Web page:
When people think about the Finnish winter, their first thought usually is: “snow”. And then, when they get to know the country a little bit more, especially the south of it, they think: “grey”. Yes, snow but not enough to cover everything, and then it melts quickly, creating this depressing pools of slush stirred by the passage of cars and buses. Not to mention the clouds.
I totally understand this feeling: I love snow, I love to see it fall and hide the roads, and attenuate all the sounds. I love the sight of a city wrapped in a blanket of peace, and I always get distressed when temperatures rise again. When snow stops falling, I hate to see those endless, boring grey skies, and I start dreaming about sunny days. Or more snow. Usually I dream about a return of the snow.
When I went to Kontiolahti to view the Biathlon World Championship, I saw a wonderful sunset over the frozen lake, and it was a revelation: there is beauty out there, waiting for me!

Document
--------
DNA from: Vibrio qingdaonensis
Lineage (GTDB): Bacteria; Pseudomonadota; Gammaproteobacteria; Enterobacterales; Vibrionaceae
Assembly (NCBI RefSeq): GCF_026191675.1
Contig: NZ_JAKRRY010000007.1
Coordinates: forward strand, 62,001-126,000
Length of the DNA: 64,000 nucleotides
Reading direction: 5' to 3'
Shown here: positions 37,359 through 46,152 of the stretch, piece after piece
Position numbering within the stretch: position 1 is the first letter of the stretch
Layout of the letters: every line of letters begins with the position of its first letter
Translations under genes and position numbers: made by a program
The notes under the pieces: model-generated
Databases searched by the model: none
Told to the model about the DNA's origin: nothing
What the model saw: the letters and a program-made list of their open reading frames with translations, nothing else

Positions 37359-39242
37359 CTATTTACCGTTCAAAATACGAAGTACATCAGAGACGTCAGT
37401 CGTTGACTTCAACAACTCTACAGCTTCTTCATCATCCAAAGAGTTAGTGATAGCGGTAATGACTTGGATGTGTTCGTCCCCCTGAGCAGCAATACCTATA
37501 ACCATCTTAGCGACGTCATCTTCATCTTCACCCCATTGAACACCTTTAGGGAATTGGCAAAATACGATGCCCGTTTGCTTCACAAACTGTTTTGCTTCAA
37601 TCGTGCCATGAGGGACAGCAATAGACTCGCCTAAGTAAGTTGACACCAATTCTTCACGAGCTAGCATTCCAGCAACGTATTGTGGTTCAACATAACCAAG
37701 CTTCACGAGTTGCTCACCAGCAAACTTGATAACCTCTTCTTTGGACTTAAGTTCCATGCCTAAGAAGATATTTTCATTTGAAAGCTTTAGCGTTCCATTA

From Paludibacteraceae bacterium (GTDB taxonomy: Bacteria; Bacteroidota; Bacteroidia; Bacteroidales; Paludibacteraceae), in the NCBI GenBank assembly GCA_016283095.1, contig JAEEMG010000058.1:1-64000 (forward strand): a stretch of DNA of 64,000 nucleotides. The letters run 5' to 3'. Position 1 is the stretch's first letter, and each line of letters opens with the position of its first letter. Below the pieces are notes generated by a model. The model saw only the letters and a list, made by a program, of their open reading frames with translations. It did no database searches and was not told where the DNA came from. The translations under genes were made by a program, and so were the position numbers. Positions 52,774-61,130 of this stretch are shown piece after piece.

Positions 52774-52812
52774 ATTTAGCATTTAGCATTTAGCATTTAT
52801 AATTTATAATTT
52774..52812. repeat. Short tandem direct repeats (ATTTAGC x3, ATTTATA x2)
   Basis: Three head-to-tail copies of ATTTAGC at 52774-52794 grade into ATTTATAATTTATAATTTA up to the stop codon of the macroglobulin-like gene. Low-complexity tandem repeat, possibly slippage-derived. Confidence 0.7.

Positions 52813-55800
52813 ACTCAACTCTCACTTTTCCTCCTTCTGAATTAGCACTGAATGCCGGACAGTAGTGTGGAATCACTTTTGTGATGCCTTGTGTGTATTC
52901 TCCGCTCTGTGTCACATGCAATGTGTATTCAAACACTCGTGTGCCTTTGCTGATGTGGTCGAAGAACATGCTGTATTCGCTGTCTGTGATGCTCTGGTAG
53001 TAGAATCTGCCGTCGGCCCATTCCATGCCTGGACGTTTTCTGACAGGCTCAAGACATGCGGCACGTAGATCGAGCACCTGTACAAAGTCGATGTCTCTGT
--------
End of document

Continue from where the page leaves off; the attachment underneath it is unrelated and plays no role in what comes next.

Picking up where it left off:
Indeed, in the midst of this gloom, against the odds, there are hidden gems: completely clear skies are rare, but that’s alright because clouds mean reflections, so brighter colors for a longer time. Where do I sign?
Whenever I see a sky like this one, I remember why I came back to settle in Finland.
Furthermore, in Helsinki buildings themselves can be very colorful! In some areas, red brick leads the way, but in others, each building has its own hue, often a warm tone that makes it a comforting sight on a cold day.
Finally, I want to add my feathered friends to this post, because they too bring colors to the Finnish winter. The most common out there is the Great tit (Parus major), and when it perches in dogwood, the red from the bushes complement the green and yellow from the bird quite nicely.
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